Isn’t it amazing how many business leaders appear to rely on their people having crystal balls?
“Surely they know what to do?!” they say or, “They should know what to do”
The terrible twins! – Should and Shirley (something for Airplane film fans!)
Here’s what I mean…
Picture the scene…Your new hire has made it to the end of their probationary period and their manager has decided they’re not right. Of course you have the right to dismiss them but their manager…
…hasn’t set any objectives &/or didn’t set SMART objectives.
…hasn’t given them a clear onboarding programme for them to get up to speed, learn the ways of the business, the people to go to for help and how to get the job done ‘The Company way’.
…hasn’t fed back to them about their performance during their probation.
…hasn’t had effective 1 to 1s with them.
So for the poor ‘failing’ employee the first they’ve heard that they haven’t been doing their job right is when they hear “You’ve failed your probation and we’re letting you go”…What the…?
What’s especially disappointing is that many managers were never properly told that these things needed to be done, let along how to do them well.
Managers are expected to read a crystal ball to know how to do their job…
…so new employees are expected to read a crystal ball to know how to do theirs.
It sounds ridiculous, right? If someone isn’t doing their job correctly, isn’t performing as hoped, surely their manager would have raised it with them already? Surely their manager made clear to them at the start the specifics of the role, what was expected of them and made sure they had the means to deliver?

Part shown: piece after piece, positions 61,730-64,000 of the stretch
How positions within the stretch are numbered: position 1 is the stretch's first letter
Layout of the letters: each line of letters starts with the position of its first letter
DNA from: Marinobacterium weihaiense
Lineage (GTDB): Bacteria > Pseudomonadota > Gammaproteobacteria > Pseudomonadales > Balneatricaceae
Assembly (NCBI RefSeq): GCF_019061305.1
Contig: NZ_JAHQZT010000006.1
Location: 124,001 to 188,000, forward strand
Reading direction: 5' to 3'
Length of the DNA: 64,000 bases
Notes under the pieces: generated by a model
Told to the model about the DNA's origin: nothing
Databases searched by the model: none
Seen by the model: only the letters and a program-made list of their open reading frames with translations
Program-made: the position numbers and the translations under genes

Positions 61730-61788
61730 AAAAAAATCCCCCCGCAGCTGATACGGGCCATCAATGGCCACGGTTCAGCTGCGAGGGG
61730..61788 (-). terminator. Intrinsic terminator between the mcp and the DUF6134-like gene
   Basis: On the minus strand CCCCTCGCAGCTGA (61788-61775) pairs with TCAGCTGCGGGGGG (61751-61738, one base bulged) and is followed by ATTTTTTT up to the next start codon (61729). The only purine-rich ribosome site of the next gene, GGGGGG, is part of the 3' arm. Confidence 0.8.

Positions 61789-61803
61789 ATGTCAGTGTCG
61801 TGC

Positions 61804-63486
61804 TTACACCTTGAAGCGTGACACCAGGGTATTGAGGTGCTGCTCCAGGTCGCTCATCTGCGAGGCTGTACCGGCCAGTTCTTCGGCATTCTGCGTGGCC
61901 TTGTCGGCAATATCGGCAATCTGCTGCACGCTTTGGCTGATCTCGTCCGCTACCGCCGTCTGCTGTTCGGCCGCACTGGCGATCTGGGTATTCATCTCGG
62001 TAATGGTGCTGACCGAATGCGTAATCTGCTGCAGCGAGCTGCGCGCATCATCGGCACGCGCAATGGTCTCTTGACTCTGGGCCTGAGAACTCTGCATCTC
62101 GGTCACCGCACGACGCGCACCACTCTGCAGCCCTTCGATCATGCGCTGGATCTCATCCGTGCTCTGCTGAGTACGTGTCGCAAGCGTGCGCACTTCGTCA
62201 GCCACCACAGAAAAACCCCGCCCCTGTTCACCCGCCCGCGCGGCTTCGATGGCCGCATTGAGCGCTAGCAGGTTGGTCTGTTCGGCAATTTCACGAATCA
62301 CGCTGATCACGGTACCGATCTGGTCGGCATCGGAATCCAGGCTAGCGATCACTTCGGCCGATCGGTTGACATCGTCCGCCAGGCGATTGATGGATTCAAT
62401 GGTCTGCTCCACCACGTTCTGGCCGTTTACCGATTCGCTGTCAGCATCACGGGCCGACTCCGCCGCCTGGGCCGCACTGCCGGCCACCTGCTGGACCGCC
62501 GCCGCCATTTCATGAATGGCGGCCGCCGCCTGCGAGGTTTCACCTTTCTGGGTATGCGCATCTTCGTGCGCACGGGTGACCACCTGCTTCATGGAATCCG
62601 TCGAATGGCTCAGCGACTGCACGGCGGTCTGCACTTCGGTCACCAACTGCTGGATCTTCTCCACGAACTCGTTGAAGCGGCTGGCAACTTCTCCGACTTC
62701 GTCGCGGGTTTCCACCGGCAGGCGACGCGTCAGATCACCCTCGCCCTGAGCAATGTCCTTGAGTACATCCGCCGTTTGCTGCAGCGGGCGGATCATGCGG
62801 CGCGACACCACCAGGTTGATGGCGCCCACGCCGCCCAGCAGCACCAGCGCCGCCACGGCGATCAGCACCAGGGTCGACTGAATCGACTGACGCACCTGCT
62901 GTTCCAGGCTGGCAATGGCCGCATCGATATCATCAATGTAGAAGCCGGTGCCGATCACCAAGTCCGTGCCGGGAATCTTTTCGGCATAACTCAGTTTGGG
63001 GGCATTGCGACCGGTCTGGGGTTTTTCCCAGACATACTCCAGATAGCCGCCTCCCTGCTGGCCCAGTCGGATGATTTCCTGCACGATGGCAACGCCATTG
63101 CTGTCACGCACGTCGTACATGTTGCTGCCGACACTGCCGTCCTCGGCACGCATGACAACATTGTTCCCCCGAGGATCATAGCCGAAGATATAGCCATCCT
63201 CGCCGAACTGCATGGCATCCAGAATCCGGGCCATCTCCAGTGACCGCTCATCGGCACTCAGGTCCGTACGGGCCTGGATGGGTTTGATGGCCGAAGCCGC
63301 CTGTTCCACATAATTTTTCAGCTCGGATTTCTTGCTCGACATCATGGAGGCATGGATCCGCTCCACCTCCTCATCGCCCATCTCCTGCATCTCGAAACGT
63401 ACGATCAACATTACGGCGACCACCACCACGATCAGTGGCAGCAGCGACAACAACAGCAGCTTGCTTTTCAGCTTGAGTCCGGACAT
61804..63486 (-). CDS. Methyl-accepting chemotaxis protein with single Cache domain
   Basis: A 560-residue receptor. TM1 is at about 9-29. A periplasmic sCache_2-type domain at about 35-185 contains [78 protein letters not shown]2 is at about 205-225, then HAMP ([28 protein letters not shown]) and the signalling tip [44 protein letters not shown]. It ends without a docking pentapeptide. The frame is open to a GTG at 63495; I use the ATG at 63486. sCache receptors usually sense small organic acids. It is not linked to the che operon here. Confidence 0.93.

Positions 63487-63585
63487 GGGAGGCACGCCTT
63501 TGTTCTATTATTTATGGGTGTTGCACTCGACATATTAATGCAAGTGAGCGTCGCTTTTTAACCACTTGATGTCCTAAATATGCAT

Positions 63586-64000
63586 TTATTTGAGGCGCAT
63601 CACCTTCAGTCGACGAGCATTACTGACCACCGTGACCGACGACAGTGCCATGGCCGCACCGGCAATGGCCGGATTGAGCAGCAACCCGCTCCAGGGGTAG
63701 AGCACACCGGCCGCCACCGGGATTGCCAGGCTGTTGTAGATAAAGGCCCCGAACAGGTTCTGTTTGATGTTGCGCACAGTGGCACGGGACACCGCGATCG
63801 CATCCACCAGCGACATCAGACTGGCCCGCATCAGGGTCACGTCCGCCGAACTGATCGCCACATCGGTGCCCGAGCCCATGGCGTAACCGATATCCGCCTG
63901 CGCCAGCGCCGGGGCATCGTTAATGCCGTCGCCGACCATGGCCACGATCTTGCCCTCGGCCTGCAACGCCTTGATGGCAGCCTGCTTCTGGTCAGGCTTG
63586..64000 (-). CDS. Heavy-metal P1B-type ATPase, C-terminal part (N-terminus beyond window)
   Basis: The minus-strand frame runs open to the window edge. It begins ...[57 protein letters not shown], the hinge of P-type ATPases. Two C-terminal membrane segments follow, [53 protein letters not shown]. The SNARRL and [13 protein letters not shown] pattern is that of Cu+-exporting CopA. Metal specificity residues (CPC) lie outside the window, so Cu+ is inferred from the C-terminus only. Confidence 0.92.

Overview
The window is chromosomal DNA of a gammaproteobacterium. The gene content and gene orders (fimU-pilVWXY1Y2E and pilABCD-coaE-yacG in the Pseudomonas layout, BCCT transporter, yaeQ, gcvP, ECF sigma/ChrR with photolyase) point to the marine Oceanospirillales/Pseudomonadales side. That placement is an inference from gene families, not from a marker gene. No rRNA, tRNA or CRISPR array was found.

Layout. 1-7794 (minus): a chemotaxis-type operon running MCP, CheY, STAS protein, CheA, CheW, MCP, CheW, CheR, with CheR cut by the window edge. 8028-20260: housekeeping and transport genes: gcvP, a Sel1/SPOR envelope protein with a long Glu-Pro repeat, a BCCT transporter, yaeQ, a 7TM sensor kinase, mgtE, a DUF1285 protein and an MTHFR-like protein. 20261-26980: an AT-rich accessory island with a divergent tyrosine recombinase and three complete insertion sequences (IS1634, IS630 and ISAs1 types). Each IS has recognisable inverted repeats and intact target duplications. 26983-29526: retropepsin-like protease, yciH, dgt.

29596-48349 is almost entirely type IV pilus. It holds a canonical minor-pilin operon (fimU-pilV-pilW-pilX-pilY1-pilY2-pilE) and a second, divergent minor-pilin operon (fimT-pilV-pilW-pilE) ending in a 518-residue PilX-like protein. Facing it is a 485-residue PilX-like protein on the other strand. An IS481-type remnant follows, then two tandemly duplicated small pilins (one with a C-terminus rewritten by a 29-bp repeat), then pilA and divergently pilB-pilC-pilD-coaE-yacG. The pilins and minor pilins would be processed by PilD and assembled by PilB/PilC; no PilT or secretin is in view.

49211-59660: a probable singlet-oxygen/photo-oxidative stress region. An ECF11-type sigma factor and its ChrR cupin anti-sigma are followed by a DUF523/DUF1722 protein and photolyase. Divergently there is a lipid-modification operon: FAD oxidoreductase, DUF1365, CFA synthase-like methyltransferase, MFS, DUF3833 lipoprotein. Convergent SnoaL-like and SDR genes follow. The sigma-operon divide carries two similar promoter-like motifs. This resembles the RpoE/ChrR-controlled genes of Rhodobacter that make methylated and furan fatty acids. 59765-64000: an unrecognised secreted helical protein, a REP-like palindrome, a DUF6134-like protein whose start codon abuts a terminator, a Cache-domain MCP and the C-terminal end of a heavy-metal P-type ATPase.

Surely! – Yet this seems to happen only in a minority of cases according to the experiences of our Secret HR Diarist and numerous studies by Management Institutions around the world. The lack of communication happens more often than people choose to believe.
There’s really no excuse – The Brilliant Basics are easy to understand and easy to do…when people know how. It’s the responsibility of Business Leaders to put the measures in place. And the productivity benefits are significant.
Performance management and regular contact about an employee’s work are prime opportunities to ensure a person is doing their job right / effectively / delivering value. Without them, neither manager nor employee can know that things are working as they should.
HR can help with this and so, too, can some inexpensive technology, easily used and accessible to all.
New Employees need direction & nurturing to enable them to be the best they can be for themselves and their new employer whilst accepting that everyone works in different ways and there will always be some adjustment. Both employee and employer need a full ‘try before you fully buy’ period which is why probationary periods exists, so helping new employees show what they’re capable of is in everyone’s interests. It will reduce misunderstandings, defuse conflicts and even avoid employment tribunals and unnecessary ‘pay offs’ / settlements.
What are your views on the Brilliant Basics for new employees?
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